And in that moment, I felt more love than I had ever known. I could feel it in my toes, at the end of every strand of hair. I’d ever known such utter joy, love and peace before.
Then I began to notice it – a swirling tunnel of light behind him. I knew I was just steps away from Heaven, from boundless joy and endless peace. “Oh, Daddy,” I cried, wanting to stay wrapped in that incredible embrace of love. My father’s voice echoed in the air again. “I love you very much,” he smiled. “But, Lindsey, you can’t stay.” His eyes blazed into mine. “It’s not your time. Your children need you.”
Suddenly, I looked down again – and how I could hear Orion crying, could see Jon-Paul’s face, my husband’s. They’re scared – and they need me! I realized. I looked back to my father, surrounded now by other shimmering forms. “Go home now,” my father said. Yes, I nodded. Home to my family…
And then, like the roar of a train gathering in volume as it got closer, I felt the world around me return. “Lindsey! Lindsey! Open your eyes!” I heard frantic voices above me as I lay on the ground. I opened my eyes – and he wept with relief. “I’m here,” I whispered to Jon-Paul.
By now, people had gathered around explaining how the current from the lightning had jumped from the tree to the wire fence – and then to the drain pipe that ran under the ground … below the very grating I’d been standing on! “With that metal chair on your shoulder,” a paramedic told me, “if you’d still been standing on the grating, there’s absolutely no way you could have survived.” My heart lurched. Step away from the car, the voice had commanded. Oh, Daddy, I closed my eyes against my tears. You saved my live! In the weeks that followed, my body healed. And so did my heart. Something happened to me that day. I now know that life doesn’t end, it changes. And love never dies. I feel such overwhelming serenity knowing that we are all being watched over. It’s filled me with such peace that I’m different with the people who love me. My father told me I had to go back to my family. I had to finish raising my children – something he didn’t get a chance to do. And now I’m doing exactly that – with a heart more open and loving than ever before.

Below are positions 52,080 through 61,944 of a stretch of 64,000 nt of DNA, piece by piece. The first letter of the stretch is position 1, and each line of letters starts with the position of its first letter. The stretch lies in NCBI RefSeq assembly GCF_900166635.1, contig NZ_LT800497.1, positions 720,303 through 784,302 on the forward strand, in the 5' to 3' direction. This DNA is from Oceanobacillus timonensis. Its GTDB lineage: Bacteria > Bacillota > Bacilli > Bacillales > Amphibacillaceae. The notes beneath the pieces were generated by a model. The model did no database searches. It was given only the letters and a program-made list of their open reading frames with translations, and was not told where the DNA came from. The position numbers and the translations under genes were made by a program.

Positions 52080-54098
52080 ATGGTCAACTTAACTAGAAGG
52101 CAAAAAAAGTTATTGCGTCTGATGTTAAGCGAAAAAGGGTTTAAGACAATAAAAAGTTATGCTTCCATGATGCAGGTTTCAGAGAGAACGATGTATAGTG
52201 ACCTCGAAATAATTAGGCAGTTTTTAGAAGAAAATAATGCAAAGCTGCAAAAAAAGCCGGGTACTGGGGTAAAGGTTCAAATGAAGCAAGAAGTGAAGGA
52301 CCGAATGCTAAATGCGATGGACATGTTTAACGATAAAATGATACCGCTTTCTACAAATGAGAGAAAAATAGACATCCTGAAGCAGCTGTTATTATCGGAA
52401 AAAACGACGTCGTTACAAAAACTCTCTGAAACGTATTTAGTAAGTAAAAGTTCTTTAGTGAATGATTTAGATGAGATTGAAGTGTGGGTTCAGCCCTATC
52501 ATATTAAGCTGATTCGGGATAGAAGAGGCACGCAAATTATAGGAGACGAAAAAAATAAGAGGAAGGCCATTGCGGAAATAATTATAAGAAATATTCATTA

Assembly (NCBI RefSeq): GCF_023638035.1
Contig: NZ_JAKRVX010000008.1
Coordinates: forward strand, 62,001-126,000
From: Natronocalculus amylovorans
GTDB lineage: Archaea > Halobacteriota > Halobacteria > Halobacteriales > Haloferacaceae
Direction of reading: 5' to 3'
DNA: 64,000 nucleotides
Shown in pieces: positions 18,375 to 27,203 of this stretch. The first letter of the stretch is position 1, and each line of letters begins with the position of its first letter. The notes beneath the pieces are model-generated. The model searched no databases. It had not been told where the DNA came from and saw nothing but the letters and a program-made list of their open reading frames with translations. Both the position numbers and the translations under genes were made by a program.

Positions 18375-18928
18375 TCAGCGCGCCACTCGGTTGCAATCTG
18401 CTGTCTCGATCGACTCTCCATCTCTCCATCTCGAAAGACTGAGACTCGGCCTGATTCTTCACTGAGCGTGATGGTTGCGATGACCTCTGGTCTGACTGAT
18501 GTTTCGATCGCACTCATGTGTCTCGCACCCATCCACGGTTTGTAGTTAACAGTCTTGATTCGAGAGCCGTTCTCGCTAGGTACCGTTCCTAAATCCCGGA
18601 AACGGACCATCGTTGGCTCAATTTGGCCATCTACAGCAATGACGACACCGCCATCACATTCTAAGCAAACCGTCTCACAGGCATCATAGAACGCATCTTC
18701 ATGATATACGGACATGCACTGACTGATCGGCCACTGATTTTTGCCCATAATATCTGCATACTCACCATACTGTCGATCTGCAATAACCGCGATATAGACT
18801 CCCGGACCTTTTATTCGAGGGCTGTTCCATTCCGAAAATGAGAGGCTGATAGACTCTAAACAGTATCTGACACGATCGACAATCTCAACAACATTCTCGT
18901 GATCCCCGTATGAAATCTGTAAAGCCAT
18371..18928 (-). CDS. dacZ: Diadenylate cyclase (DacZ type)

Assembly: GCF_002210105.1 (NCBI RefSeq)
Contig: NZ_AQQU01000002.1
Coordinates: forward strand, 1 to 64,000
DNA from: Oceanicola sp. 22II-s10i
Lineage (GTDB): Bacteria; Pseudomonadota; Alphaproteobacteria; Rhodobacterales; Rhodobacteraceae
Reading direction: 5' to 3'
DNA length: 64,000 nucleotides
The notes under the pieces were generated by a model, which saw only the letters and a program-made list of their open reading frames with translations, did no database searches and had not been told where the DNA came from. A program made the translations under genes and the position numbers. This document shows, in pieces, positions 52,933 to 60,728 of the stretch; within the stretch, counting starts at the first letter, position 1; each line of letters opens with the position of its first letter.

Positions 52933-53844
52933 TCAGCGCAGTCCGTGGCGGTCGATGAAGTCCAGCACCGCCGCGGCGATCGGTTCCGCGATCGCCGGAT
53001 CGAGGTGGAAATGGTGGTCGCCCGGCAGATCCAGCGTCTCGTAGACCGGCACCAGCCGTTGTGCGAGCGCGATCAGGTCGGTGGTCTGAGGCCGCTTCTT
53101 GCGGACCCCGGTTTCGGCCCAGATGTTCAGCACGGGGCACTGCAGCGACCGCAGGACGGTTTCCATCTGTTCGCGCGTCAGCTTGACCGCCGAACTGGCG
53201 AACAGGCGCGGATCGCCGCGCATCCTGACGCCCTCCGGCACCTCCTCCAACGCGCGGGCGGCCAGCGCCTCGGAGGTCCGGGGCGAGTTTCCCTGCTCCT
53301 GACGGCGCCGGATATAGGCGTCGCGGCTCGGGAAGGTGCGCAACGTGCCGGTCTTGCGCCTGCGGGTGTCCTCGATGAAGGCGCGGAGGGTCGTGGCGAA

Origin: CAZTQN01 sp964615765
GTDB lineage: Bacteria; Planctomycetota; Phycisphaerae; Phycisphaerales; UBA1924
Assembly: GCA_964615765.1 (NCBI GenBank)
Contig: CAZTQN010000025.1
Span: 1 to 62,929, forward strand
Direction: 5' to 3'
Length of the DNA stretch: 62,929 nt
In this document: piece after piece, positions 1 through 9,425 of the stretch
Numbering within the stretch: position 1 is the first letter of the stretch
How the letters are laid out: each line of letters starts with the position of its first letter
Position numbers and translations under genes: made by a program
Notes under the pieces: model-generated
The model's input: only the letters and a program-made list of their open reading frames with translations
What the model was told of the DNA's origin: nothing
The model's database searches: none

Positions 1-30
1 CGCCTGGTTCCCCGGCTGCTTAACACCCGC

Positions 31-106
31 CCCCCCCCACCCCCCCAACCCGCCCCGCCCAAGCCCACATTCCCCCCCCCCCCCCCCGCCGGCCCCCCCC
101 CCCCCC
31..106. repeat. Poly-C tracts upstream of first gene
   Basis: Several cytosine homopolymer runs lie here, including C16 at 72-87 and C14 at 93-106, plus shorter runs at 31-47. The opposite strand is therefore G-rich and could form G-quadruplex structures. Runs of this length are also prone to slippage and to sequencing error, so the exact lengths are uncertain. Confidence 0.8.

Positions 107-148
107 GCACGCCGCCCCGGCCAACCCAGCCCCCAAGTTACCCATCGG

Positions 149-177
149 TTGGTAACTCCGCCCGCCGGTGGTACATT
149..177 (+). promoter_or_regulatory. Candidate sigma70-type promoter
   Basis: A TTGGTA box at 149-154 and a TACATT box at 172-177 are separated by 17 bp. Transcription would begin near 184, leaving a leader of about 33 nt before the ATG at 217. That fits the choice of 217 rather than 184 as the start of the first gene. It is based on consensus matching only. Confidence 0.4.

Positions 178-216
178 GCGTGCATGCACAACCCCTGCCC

“Mom, look at this!” “Mom, let me tell you what happened today.” “Honey, let me tell you about my day.” I stop. I smile. I sit down, and listen. We talk and we laugh. And we hug. Oh, boy, do we hug!
I’m never too busy anymore for the simple, wonderful, little things that really matter. We talk about the accident often – and Orion can never hear it enough. “Tell me again about Grandpa and the angels,” he’ll say as I tuck him in to bed at night. And I smile and say, “Okay, one more time. Then it’s time for sleep.”
– as told to Paul Abercrombie with Carla Merolla